résumé updated and in your car (protected from spills and creasing) so
you can hand them out at a moment’s notice. Join an organization to
become acquainted with people in your industry, attend career fairs,
become affiliated with recruiters, and research companies online (post
your résumé at their websites), at the library, and even in the yellow
pages to get leads to mail your résumé and cover letter. This last
approach is a great strategy. Let’s say you recently graduated with your
Masters in Social Work. You can open your yellow pages to Adoption
Agencies to acquire the mailing addresses of several social service
agencies. Be sure to call the receptionist first to request the proper
name, title, and department of the contact to send your résumé and cover
letter. Other strategies include creating a web résumé so people can
view your formatted, interactive resume online. If you don’t know how to
do this, research how or hire someone to do it for you. Be sure to have
business cards made and add your web résumé address to it!
great way to get started is to temp for a while. If you do decide to
temp, be selective. You should only work for the best companies in your
field to get the very best experience possible. It is also a great way
to prove yourself as a favorable candidate for a permanent position.
Don’t temp for too long because it might cause a potential employer to
wonder why you haven’t secured a permanent position for a certain length
of time. If during an interview you are asked why you temped,
confidently state that you chose to temp to gain well-rounded experience
in your field. Don’t apologize for anything!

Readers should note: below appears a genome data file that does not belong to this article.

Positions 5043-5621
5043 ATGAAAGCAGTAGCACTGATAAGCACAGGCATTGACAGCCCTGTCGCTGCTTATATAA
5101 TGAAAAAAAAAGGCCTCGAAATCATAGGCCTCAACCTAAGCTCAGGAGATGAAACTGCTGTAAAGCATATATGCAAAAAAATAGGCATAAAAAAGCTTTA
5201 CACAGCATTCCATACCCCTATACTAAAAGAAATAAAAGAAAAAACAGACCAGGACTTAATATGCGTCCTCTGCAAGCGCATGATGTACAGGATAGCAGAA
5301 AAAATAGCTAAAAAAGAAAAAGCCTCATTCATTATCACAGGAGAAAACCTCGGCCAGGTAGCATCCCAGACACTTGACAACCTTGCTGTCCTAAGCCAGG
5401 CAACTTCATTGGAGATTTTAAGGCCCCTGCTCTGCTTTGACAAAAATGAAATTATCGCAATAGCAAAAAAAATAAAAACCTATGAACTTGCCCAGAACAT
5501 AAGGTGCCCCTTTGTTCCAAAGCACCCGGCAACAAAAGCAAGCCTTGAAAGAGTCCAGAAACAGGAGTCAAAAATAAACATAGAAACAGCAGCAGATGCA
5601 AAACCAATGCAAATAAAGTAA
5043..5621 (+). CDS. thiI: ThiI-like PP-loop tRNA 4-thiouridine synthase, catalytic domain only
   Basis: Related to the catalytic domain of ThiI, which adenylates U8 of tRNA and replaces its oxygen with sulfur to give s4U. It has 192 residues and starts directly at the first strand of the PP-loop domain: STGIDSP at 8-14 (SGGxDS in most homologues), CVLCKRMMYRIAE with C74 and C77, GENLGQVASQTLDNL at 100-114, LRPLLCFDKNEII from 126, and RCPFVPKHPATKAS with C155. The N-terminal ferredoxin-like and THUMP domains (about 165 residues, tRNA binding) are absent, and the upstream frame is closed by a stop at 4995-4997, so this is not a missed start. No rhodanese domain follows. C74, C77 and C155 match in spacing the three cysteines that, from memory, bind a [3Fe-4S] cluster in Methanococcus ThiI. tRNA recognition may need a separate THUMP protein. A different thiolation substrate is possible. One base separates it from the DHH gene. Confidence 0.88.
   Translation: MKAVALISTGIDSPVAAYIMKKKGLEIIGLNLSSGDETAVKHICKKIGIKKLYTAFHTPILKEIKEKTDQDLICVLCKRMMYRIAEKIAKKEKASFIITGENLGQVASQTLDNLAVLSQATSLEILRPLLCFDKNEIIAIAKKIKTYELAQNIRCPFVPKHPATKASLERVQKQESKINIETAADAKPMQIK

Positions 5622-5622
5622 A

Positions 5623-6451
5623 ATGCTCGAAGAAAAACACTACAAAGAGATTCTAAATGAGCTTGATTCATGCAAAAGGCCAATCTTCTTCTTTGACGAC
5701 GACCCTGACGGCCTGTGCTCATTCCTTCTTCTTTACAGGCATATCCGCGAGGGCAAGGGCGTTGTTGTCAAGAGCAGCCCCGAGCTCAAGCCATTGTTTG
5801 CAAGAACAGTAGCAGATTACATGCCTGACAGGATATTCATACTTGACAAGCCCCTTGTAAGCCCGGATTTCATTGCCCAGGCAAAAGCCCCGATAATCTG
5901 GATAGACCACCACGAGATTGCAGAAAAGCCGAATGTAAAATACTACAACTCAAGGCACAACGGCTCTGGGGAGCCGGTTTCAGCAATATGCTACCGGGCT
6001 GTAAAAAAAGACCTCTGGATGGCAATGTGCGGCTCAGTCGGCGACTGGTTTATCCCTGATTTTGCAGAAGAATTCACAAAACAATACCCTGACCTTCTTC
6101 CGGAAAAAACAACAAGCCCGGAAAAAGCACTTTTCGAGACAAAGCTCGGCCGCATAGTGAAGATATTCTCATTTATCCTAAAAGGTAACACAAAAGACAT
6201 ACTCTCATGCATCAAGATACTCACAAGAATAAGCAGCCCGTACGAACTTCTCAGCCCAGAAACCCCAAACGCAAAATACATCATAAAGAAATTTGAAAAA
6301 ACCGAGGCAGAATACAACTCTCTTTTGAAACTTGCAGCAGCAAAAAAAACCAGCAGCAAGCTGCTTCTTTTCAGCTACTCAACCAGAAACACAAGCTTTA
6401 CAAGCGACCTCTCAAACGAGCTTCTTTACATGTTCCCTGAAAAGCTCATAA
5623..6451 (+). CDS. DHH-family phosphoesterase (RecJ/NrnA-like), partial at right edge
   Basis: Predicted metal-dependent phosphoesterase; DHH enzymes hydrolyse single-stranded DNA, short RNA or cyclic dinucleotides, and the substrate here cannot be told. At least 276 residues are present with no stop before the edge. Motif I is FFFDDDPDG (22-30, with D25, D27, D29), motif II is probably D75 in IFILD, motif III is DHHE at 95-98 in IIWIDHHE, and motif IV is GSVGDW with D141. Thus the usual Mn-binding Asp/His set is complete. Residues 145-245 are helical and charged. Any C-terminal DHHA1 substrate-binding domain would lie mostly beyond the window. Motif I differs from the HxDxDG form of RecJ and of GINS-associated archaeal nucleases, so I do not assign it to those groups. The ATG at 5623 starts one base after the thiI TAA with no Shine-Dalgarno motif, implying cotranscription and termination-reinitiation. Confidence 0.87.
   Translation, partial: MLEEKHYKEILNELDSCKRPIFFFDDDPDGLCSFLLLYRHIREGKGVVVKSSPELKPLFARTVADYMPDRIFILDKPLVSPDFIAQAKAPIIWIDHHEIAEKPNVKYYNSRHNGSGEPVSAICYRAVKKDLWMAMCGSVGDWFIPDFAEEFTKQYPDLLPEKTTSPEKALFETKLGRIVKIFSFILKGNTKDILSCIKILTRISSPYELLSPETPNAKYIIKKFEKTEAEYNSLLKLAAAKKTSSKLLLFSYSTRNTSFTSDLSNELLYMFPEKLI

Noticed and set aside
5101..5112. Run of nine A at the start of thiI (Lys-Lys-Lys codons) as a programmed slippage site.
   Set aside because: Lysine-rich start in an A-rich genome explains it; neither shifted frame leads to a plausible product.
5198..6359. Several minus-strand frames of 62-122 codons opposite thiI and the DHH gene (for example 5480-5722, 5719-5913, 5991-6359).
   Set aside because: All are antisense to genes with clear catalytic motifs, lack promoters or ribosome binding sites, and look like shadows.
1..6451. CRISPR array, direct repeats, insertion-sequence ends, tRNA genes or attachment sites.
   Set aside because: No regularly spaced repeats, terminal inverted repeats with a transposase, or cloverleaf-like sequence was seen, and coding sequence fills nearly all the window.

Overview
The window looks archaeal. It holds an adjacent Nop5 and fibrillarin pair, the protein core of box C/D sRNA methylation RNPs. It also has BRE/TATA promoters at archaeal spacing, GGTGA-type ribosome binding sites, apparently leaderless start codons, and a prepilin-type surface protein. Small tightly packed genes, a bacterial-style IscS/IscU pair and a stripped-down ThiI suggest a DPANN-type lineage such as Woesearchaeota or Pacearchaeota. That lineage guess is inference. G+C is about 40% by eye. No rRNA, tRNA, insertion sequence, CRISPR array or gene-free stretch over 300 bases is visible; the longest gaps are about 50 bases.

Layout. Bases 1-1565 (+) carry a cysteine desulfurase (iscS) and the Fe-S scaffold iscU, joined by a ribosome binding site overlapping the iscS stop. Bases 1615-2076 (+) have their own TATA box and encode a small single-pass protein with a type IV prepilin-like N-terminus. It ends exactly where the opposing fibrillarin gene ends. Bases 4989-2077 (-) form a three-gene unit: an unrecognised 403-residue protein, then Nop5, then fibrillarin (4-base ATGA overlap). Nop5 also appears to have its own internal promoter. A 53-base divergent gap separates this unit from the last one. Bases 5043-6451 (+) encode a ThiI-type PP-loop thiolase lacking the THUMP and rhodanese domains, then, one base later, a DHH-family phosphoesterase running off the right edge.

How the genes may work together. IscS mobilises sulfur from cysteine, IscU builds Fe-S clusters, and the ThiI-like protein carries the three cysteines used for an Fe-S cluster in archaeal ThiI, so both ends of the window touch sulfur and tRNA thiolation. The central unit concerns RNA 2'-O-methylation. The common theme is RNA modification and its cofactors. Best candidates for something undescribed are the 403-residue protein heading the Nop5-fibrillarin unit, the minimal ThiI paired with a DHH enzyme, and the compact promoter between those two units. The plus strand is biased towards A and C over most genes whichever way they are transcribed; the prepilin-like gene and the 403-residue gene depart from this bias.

No matter what your plan of action is, be sure to keep organized notes and track every move you make. Prepare a list of names, company names, addresses, telephone numbers, fax numbers, email addresses, and website addresses. Keep the list near the phone of every company you sent your résumé and cover letter. That way you will know whom you are speaking with when they call to extend an initial or follow up interview. This is especially important if you are going on several interviews. If you are not organized, you will get confused and seem unprofessional. You will want to make a great first impression from the very beginning, starting with a great résumé and cover letter. If you have your baby sister’s cute little voice or a musical greeting on your answering machine, replace it with a professional message that says,” You have reached John Smith at 555-5555. I am not available at this time. Please leave your name and reason for calling. I will return your call as soon as possible. Have a great day!” If your email address is [email protected], be sure to change it to [email protected] If you are on the road all of the time, or if members of your family do not speak English, get a cell phone so you can be reached anytime, anywhere. List that number as your only number without the word “cell” listed on your résumé. If you list both your home number and your cell number, then indicate which number is your home number and which number is your cell number. They will probably call your home number first. If you have a lot of friends who call you on your cell, be on guard to answer your cell phone professionally. If you are going on an interview, leave your cell phone in your glove compartment. You don’t want your cell phone to ring in the middle of the interview.